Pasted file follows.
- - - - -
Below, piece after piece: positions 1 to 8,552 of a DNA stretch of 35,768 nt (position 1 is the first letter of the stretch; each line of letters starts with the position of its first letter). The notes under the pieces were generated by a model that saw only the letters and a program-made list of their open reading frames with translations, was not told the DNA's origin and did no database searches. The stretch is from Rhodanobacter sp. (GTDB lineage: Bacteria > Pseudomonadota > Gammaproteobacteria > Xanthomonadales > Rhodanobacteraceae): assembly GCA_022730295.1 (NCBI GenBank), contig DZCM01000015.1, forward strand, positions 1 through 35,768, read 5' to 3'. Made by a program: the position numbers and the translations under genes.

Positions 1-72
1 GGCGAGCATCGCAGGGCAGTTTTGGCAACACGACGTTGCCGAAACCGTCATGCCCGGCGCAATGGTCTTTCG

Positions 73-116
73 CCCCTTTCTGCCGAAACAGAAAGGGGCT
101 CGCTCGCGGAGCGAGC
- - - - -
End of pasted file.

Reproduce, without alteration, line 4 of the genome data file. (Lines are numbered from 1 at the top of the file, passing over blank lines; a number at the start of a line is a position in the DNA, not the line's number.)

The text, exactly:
Positions 73-116